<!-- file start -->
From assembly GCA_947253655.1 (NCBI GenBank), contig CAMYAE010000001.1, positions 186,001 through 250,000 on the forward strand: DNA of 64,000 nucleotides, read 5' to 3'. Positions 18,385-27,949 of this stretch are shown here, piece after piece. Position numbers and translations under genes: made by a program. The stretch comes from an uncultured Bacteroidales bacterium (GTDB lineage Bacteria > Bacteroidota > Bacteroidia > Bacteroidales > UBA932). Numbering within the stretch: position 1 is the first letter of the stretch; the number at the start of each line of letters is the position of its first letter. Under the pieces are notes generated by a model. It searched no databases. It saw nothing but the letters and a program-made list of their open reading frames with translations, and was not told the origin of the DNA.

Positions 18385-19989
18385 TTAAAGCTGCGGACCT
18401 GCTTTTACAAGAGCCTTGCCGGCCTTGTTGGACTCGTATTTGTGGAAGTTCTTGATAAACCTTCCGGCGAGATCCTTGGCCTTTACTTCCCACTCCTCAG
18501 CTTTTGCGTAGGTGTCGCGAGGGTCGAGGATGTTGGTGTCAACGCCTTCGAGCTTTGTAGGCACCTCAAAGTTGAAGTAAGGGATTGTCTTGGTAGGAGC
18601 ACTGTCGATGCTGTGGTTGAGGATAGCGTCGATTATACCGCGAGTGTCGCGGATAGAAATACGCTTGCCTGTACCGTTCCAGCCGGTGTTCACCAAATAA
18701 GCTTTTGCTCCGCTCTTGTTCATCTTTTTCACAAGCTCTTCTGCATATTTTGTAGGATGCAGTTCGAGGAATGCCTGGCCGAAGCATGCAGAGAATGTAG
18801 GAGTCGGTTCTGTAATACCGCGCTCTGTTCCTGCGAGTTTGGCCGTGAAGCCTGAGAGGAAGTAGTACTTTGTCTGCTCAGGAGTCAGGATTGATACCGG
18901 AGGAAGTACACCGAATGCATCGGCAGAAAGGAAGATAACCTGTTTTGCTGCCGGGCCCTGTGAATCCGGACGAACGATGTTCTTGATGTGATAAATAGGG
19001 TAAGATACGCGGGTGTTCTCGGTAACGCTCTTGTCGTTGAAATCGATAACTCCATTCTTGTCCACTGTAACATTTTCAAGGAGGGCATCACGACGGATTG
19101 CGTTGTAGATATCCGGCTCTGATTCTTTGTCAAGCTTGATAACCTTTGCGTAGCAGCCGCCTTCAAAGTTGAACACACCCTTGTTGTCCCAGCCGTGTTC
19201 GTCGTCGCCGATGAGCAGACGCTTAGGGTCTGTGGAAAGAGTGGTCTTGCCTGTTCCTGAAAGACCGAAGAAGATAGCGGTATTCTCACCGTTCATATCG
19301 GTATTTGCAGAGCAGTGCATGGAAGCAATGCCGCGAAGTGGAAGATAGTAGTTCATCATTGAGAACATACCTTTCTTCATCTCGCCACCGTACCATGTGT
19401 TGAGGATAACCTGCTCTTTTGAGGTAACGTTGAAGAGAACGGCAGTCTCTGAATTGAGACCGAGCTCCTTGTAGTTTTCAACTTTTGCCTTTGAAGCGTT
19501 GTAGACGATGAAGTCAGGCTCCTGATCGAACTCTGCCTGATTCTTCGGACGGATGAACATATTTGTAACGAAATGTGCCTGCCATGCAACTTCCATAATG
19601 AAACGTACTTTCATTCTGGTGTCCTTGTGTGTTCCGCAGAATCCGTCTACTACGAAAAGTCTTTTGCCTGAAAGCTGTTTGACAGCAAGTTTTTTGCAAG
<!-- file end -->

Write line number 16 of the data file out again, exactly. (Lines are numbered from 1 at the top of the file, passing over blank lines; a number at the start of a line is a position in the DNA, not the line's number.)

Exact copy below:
19601 AAACGTACTTTCATTCTGGTGTCCTTGTGTGTTCCGCAGAATCCGTCTACTACGAAAAGTCTTTTGCCTGAAAGCTGTTTGACAGCAAGTTTTTTGCAAG